U.S. rights NGOs also hailed the passage of the measures.

The 37-year-old Magnitsky died in a Moscow prison three years ago after implicating top officials in a scheme to defraud the government of $230 million.

He was repeatedly denied medical care and allegedly tortured during nearly a year in pretrial detention on what supporters say were trumped-up financial-crime charges.

Russia has prosecuted only one low-level prison official linked to his death, while promoting a number others implicated in the case.

Moscow Slams 'Vengeful' Move

The incident prompted an international outcry and several Western countries are considering enacting Magnitsky-related sanctions.

Moscow's reaction to the U.S. move was swift. In a statement, the Russian Foreign Ministry called the vote "vengeful" and a "performance in the theater of the absurd" that would "negatively affect prospects for cooperation."

Aleksei Pushkov, the chairman of the State Duma, said Moscow could pass similar legislation against U.S. nationals "who have been involved in mass violations of human rights in Afghanistan, Iraq, Libya, and some other countries" and could also respond "asymmetrically."

Later, Foreign Minister Sergei Lavrov said Russia will deny visas to U.S. officials who, as he put it, violate human rights.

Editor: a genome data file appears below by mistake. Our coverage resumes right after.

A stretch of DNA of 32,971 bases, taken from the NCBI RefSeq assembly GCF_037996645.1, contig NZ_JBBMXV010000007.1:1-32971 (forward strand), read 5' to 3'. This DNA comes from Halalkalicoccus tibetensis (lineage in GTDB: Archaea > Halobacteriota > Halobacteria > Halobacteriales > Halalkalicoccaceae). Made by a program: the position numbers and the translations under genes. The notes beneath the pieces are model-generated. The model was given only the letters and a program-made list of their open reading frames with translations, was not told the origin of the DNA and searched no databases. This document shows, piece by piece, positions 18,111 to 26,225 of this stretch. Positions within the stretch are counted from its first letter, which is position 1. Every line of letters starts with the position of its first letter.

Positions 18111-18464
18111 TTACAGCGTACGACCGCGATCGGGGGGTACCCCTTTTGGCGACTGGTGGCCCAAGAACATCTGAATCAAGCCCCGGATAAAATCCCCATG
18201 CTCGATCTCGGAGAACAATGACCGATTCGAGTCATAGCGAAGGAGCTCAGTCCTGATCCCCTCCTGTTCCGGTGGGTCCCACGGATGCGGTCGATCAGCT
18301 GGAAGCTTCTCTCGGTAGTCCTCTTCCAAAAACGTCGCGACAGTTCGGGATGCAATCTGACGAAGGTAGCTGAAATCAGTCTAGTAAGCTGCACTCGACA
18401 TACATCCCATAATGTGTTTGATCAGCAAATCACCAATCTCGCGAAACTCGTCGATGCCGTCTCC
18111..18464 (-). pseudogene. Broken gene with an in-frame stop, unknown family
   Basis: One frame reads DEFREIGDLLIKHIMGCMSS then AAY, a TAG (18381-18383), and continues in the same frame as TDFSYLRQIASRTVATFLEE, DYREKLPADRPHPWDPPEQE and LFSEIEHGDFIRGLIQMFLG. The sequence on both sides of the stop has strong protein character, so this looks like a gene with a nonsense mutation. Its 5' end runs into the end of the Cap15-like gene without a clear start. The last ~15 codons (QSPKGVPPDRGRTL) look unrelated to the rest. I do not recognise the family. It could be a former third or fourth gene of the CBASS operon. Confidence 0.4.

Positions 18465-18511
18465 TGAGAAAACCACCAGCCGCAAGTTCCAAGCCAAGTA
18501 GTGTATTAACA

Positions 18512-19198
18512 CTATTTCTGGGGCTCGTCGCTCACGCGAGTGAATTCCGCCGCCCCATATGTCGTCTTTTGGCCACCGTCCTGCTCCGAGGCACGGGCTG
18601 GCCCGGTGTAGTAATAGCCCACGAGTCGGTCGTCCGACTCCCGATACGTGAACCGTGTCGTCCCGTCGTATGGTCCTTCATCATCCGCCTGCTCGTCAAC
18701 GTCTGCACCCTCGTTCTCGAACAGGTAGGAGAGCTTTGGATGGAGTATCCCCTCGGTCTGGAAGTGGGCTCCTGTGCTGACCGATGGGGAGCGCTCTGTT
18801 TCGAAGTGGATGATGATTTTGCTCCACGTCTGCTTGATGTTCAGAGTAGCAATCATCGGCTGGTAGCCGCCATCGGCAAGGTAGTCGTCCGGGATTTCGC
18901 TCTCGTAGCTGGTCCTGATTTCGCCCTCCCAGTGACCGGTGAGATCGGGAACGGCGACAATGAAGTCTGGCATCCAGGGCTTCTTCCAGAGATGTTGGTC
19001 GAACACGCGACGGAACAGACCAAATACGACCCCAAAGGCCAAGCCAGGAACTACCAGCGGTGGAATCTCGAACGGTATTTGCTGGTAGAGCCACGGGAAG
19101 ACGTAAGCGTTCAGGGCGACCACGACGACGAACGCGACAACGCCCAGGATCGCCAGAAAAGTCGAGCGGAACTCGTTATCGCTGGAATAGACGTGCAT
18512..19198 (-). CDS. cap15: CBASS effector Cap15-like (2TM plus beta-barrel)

Quoted by Russian media, Lavrov said he had informed U.S. Secretary Hillary Clinton of Moscow's planned action during a meeting in Dublin on December 6.

In a telephone interview with Russian television on December 7, Russian Foreign Ministry spokeswoman Maria Zakharova said the move will have "a very negative effect on our future bilateral cooperation."

"Washington must have forgotten what year it is and continues to think that the Cold War still goes on," Zakharova said, "or the senators are too involved in their personal public relations and they ignore the obvious: each side can already deny entry to its territory to anyone it finds necessary; there is no need for any special legislative act."

Other Russian lawmakers called the U.S. move "hostile," "cynical," and "anti-Russian."

U.S. analysts have suggested that Moscow could also target U.S.-supported civil society initiatives in the country.

David Satter, a senior fellow at Washington's Hudson Institute, suggests that Moscow might respond to the U.S. move by "taking out their anger in unrelated cases" or increasing its anti-American rhetoric. But he maintains that the Russian authorities may be reluctant to mention the sanctions directly.

"I'm not certain that, in terms of their public posture, Russian officials are going to want to call the attention of the Russian population to this piece of legislation," Satter says, "because that also calls the attention of people to [the government's] own abuses."

The U.S. Senate also joined the House of Representatives in voting to grant Moldova normalized trade status, a victory for Europe's poorest country.

In a statement, Chisinau's embassy to Washington told RFE/RL it "strongly welcomed" the vote, which it called "a clear sign of the support for the country."

It called the Jackson-Vanik exemption a "well-deserved and somehow-delayed response to the political changes in Moldova."